08 October 2006

The border is on

The first border is on! All those little fish, swimming around the blocks. I am planning double rows of blocks around the outside and started to piece them yesterday. Five blocks down and many more to go...

07 October 2006

Still on pink

Here's the luscious fabric I bought today - aren't they the most cheerful colours? Certainly not colours I would comfortably work with but hey, that's part of the challenge. Let's see what I can make with them...

05 October 2006

Pink musings

It's taken a few days, but now I understand why pink and yellow have been infiltrating my creative thoughts lately. Here's a photo I took last weekend. My standard Seduction rose is in full bloom. I cut an armful of roses - some fully open, while others were still closed buds. Once I'd filled a vase with them, I took a series of photos. My aim was to capture the colours, not necessarily the detail, so I made them slightly out of focus. It is these colours - the shades of pink, the soft white and the yellows - that have stayed within my brain since.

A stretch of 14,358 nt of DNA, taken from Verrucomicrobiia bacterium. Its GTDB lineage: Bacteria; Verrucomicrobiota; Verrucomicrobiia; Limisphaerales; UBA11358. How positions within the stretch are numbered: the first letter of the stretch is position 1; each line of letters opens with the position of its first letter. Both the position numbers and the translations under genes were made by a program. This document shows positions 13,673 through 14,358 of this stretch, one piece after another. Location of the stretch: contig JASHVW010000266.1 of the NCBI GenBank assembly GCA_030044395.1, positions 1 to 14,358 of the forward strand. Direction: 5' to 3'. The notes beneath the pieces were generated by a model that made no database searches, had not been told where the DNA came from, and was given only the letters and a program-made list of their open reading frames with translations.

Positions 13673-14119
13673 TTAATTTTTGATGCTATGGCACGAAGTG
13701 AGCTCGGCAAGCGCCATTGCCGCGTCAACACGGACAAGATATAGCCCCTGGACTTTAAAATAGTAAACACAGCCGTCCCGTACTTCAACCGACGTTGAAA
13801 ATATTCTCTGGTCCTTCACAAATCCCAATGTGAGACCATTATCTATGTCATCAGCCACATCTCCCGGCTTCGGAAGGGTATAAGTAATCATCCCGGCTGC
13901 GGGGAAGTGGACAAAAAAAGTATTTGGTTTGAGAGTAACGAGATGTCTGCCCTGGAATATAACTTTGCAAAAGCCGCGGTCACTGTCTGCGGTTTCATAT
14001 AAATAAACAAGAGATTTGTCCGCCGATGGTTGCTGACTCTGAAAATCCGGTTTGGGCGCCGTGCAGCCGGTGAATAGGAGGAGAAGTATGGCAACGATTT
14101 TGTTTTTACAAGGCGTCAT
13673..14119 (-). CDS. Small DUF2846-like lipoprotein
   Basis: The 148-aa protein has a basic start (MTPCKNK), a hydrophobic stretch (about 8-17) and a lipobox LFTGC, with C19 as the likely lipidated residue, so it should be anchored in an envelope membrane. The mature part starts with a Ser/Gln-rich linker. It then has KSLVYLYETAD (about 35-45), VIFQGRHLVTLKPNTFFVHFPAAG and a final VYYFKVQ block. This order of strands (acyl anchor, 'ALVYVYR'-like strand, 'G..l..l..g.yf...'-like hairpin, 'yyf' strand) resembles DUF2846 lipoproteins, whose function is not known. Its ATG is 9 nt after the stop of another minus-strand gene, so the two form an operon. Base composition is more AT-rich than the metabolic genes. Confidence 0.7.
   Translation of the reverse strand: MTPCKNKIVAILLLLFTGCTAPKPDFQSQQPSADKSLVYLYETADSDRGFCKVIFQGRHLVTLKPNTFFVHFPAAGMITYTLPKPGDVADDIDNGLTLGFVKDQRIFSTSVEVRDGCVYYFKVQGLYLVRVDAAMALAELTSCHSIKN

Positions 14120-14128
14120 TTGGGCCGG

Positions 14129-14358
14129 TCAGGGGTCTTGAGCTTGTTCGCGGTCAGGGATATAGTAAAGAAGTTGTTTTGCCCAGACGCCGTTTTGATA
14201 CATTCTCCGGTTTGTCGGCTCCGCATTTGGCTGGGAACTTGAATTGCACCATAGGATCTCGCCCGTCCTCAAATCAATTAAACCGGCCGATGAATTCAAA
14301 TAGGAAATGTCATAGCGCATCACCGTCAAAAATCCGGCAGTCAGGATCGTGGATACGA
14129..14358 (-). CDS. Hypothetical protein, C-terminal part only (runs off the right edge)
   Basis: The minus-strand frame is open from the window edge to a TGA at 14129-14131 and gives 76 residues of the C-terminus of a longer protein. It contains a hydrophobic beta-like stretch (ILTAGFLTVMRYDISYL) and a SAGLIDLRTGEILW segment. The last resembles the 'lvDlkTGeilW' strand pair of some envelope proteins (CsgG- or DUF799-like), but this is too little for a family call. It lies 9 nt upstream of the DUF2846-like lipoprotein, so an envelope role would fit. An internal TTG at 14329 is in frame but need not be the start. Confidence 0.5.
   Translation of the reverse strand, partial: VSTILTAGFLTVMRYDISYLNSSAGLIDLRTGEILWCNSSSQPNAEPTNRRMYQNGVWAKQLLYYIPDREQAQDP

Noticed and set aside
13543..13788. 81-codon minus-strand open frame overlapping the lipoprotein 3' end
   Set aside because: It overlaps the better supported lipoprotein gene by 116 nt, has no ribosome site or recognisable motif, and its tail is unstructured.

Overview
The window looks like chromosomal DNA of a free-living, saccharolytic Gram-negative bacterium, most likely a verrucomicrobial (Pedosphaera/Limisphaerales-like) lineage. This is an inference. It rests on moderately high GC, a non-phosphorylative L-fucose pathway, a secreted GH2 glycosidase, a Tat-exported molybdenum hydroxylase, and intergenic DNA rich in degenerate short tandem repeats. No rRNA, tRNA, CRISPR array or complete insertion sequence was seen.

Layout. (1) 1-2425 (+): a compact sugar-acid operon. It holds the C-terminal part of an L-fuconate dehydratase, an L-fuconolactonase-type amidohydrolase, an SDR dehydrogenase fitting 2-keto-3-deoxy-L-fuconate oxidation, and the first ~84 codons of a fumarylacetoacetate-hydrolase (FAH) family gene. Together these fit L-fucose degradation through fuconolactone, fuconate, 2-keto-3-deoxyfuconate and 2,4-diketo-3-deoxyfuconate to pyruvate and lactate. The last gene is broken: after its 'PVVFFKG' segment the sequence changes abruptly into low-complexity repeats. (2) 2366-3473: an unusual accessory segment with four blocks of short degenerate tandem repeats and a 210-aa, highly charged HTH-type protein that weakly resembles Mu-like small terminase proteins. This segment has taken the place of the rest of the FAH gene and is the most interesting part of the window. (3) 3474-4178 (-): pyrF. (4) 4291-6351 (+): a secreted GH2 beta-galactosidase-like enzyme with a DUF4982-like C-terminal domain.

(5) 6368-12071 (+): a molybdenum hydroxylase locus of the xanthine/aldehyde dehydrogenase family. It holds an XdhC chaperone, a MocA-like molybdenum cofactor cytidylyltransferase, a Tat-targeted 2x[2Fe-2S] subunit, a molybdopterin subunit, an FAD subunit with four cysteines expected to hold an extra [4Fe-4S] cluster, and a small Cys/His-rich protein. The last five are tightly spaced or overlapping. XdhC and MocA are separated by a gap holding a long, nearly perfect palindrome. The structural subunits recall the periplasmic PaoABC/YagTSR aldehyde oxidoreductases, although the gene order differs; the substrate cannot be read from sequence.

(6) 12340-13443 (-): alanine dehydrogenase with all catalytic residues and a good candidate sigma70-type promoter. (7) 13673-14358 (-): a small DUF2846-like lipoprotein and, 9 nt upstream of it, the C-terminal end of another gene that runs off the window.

The miracle of the subconscious has worked its creative brilliance and processed the image. This quilt has to happen soon - I can feel the idea of these colours forcing themselves out. Truly, the brain is a miraculous part of us all.

04 October 2006

Colour urge

I have an extremely strong urge to use vivid pinks and yellows together in a small quilt. Where did this come from? Is it from the same source that creates a craving for a particular type of food? Will this colour combination satisfy something that's lacking in my life? Well stand by, because I'm shopping for fabrics in these colours on the weekend and nothing else will satisfy the hunger that's appeared. Any theories?

02 October 2006

A new friend